“When you do your team’s work for them, rather than guiding them and allowing them to grow, no one wins. Their performance will continue to be mediocre, and eventually, you will be left with a group of people who can’t function at all without your intervention,” says author Martin G. Moore.
Gaining the self-control to lead rather than to do is essential for anyone who aspires to be a strong and capable manager. Setting clear expectations with your people around the results they need to deliver is going to initially feel slow and frustrating but essential to improving their performance in the long term. Build capability below you because your success is ultimately determined by your team. Identifying potential talent, nurturing that talent, achieving consistent performance and building a pipeline of future leaders is a prerequisite for organisational performance.
Here are three steps you can take to hone this skill:
Keep the score but don’t play the game
Remember: you’re not the captain, you’re the coach. Observe the game, devise a winning strategy, and then give your team the guidance, direction, and provide the psychological safety they need to play at their peak.
The scoreboard should be clear and visible. Communicate what it takes to make the score move, and help them figure out what to do when it doesn’t. Set clear expectations, communicate who is accountable for which outcomes, and bring everyone into the huddle.
Ask the right questions.
A skilled leader will ask: What’s the best thing I can do right now to help this person succeed? This is the essence of the Situational Leadership approach that we use. It then becomes much easier to ask the right questions of your people such as:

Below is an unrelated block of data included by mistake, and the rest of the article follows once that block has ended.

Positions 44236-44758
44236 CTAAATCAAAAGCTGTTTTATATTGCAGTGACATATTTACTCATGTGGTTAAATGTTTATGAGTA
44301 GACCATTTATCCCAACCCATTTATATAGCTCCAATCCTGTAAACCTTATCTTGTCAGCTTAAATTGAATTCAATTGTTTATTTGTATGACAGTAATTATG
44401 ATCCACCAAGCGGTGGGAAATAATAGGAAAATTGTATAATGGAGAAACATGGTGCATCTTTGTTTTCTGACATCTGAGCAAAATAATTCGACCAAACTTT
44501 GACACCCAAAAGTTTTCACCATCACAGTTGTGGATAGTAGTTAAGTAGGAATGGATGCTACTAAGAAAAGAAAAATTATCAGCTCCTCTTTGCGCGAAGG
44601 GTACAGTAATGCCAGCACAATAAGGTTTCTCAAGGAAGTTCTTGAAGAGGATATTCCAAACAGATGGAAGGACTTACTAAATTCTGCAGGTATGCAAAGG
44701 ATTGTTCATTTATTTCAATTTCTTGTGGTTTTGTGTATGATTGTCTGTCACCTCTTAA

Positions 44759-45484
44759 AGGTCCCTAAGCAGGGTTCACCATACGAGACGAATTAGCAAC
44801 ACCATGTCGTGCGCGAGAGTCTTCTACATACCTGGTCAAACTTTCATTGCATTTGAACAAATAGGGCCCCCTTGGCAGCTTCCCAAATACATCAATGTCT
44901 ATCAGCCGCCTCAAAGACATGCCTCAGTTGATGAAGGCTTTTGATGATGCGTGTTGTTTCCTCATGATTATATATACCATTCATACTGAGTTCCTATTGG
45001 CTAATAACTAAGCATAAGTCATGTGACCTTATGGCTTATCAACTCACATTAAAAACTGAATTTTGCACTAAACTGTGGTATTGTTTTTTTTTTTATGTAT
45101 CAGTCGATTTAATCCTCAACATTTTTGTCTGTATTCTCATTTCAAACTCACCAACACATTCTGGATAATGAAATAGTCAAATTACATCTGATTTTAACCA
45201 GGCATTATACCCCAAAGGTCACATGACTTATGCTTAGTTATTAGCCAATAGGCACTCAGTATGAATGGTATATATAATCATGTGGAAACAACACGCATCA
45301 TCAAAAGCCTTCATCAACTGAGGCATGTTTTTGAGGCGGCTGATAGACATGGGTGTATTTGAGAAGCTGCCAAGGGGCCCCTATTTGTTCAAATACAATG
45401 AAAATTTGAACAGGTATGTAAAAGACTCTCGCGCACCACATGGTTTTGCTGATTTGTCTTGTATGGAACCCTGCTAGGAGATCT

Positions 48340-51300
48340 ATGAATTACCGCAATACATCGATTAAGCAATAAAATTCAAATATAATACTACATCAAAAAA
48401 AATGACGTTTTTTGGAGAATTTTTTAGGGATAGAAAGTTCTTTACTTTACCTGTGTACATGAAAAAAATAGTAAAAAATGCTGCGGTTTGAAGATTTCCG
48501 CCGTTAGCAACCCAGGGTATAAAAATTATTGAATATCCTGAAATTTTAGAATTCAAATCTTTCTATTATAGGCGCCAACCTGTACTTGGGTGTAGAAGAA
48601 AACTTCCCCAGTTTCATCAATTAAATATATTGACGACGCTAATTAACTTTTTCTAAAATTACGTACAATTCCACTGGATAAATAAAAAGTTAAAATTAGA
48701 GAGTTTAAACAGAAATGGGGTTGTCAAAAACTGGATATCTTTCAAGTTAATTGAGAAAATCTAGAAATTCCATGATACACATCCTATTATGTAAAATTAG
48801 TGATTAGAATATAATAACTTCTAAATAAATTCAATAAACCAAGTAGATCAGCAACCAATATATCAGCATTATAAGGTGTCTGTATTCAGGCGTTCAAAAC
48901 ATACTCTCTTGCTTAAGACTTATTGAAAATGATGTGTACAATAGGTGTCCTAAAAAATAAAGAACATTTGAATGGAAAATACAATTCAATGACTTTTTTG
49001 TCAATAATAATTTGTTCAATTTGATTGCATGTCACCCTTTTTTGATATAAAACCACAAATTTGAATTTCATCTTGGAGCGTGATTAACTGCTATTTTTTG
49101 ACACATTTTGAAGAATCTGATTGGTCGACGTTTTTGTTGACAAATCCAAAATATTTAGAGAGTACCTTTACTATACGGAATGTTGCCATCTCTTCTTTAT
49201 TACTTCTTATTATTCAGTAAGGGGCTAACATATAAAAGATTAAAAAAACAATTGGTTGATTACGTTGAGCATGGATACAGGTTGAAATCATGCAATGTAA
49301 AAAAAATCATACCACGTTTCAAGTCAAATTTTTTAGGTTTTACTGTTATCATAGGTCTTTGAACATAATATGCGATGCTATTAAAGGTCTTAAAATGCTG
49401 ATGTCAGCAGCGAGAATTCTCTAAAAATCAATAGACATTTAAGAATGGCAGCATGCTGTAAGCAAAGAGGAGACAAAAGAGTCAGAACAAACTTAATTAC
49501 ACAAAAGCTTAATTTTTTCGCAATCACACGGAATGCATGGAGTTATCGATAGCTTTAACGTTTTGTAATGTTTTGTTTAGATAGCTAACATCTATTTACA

- What do you think is at the core of this issue?
- Have you thought about alternative approaches?
- What can we sacrifice without detracting from the overall value of the project?
- Who can you share the problem with to seek a different perspective?
Questions like these can unlock newfound creativity, and help your people to dig deeper within themselves. You’ll also learn something about their capacity and capability.
Think about your future.
Solving a problem quickly turns you into a workhorse, forever bonded to the work of your people.
If you have the ambition to grow, develop, and progress in your career, make yourself redundant. Build a team that can function without you, and then go to the next level and builds another one. Placing performance pressure on your team isn’t cruel. It’s actually one of the most selfless acts a leader can undertake. Leadership is crucial to great teamwork. To thrive, it must be led; and to a certain point, it will regulate itself.
CPC has a leadership-profiling tool that can show how a leader performs in regard to the fundamental skills every leader should have —a laser-sharp tool that takes out the guesswork!